How to: YD206 Yotaphone 2: Flash Lollipop, Update to Marshmallow, Root, Set up Always-On Screen

Yotaphone 2 (

I had always been interested in this phone since its launch, but the price point was the downside (400+ GBP was too much for a phone for me). Recently I’ve stumbled a post in Mobileread and XDA, saying that it’s been discounted to 100 GBP price point, which’s pretty rational, if I do say myself.

(Trivia: other than Yotaphone 2, apparently there are other dual-screen phones in the market right now, such as OUKITEL U6 , Siswoo R9 Darkmoon, Siam X7,  almost-there Hi-Sense A2, and un-launched Mi2. Price-wise this Yotaphone 2 price’s a steal though.) (update: as of 2019, Hi-Sense has a few e-ink models Hi-Sense A2, Hi-Sense A5 (e-ink only, Hi-Sense A6 and A6L (I’m very tempted to buy this, but my Yotaphone still works alright, so no for now thankfully))

Here it went, I bought the phone (even though my old one still worked properly. OK, it’s pretty old already and the battery life’s not stellar, but still. Aaaah, don’t make me regret my decision (def not though)).

After that decision to get one, there came the research spree (as usual). Apparently, there weren’t exactly discounted, the price point for this series of Yotaphone 2 (YD206, which’s shipped with Chinese firmware + Kitkat) had gone to 100 GBP, as proven with my googling to other sellers. There’s another variant (actually there’re others, but these two are the most common ones sold online), YD201, with European firmware + Lollipop. Other than the obvious KitKat vs Lollipop, apparently both support different bands. YD206 can’t exactly support all European LTE bands, that’s why YD201 is preferred internationally. You can check the bands for your country and carrier here.

After I rechecked though, fortunately, the carrier I’m using now (Three in the UK, and not with other carriers in the UK) is in the correct LTE band, as well as most carriers in Indonesia (which is good).

At first I was a bit wary on flashing Russian firmware + Lollipop on it, but apparently, it’s very easy, I just followed the guide in this xda post (don’t forget to copy the radio folder from the Chinese firmware), and voila, Lollipop. The stable version of Marshmallow has been rolled out since 29 March 2017, update to Marshmallow before rooting!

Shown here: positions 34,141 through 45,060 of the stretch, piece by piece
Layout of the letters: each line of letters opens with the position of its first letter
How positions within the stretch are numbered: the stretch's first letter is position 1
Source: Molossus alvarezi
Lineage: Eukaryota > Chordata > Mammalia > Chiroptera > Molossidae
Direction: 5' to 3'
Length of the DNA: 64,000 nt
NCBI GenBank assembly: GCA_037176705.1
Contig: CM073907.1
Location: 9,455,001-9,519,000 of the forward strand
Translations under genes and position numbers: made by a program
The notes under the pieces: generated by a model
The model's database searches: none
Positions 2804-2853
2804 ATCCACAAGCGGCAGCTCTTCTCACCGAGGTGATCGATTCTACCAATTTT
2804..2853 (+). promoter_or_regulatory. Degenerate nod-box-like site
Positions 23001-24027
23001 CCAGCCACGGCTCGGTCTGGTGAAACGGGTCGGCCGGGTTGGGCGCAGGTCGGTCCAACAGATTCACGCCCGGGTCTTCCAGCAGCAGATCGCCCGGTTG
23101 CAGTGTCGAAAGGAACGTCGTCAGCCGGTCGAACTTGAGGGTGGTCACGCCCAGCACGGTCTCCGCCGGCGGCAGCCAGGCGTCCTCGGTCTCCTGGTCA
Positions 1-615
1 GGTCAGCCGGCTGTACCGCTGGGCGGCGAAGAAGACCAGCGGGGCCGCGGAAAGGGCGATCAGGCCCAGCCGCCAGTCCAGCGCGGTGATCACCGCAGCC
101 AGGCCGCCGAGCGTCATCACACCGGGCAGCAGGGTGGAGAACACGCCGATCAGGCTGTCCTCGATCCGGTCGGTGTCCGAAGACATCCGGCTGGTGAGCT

How to Upgrade Your Yotaphone 2 to Lollipop

What I did (basically a rehash of what virtuanemo‘s done though):

Disclaimer: I’m on Windows 8.1! (I don’t know how to do this on Mac). I just followed other people’s guide so I don’t think I can help if your phone gets bricked.

Note: Don’t forget to backup all your data. Apparently, the books available on the KitKat Yota didn’t available on other firmwares. Not significant for me, but your other data are.

  1. Make sure that USB debugging is on. (Settings > About > Tap Build number about 7 times (you’ll know when it happens), then check USB debugging). Also ensure that battery is enough, the fuller the better.
  2. Better to be connected to Wi-fi
  3. Download Qualcomm and ADB Drivers from gsmusbdriver site. You can watch the videos on how to install those two. For Qualcomm, just double-click, next, next, until it finishes.


      For ADB Drivers, open Device Manager, Action > Add Legacy hardware


    Next, install manually


    Next, choose Have Disk, and go to folder where you put usb_driver (don’t forget to unzip the folder)


  4. Install Yotaphone Flasher. Download (Latest HK firmware), (latest RU firmware), (latest CN firmware) (seems like recently (as in April 2017), the server hosting the files is down. Download all the necessary files from this torrent instead. Don’t forget to untick files you don’t need before downloading. It’s 35 GB in total but we only need 1.6 GB)
  5. There should be a yotaphone_flasher folder under (C:\Program Files (x86)\yotaphone_flasher). Create a firmware folder. Copy all the files from (if you want HK build. for RU build) to firmware folder (not as 5.0.0-RU1.1.124 folder but as radio+boot.img+….+userdata.img). Delete the radio folder. Copy the radio folder from  4.4.3-S01-003-CN1.0.3.32a to the firmware folder instead.
  6. Turn your phone off (don’t connect to your computer yet). Enter download mode by pressing power and volume button together, wait for about 5 seconds before “Downloading…” appears. Now connect to the computer using USB (from what I read, better to connect to USB 2.0 port, some people failed with USB 3.0. I successfully did mine with USB 3.0 port though.)
  7. Open YotaPhoneFlasher. Select 1. If it asks you about flashing, answer y. After it says success, you can close the prompt window. Your phone will reboot. Wait until it restarts. Better to wait until it’s all booted up before you disconnect the phone from your computer.
  8. After that, initialise your phone and install all updates. You’ll have HK latest build here.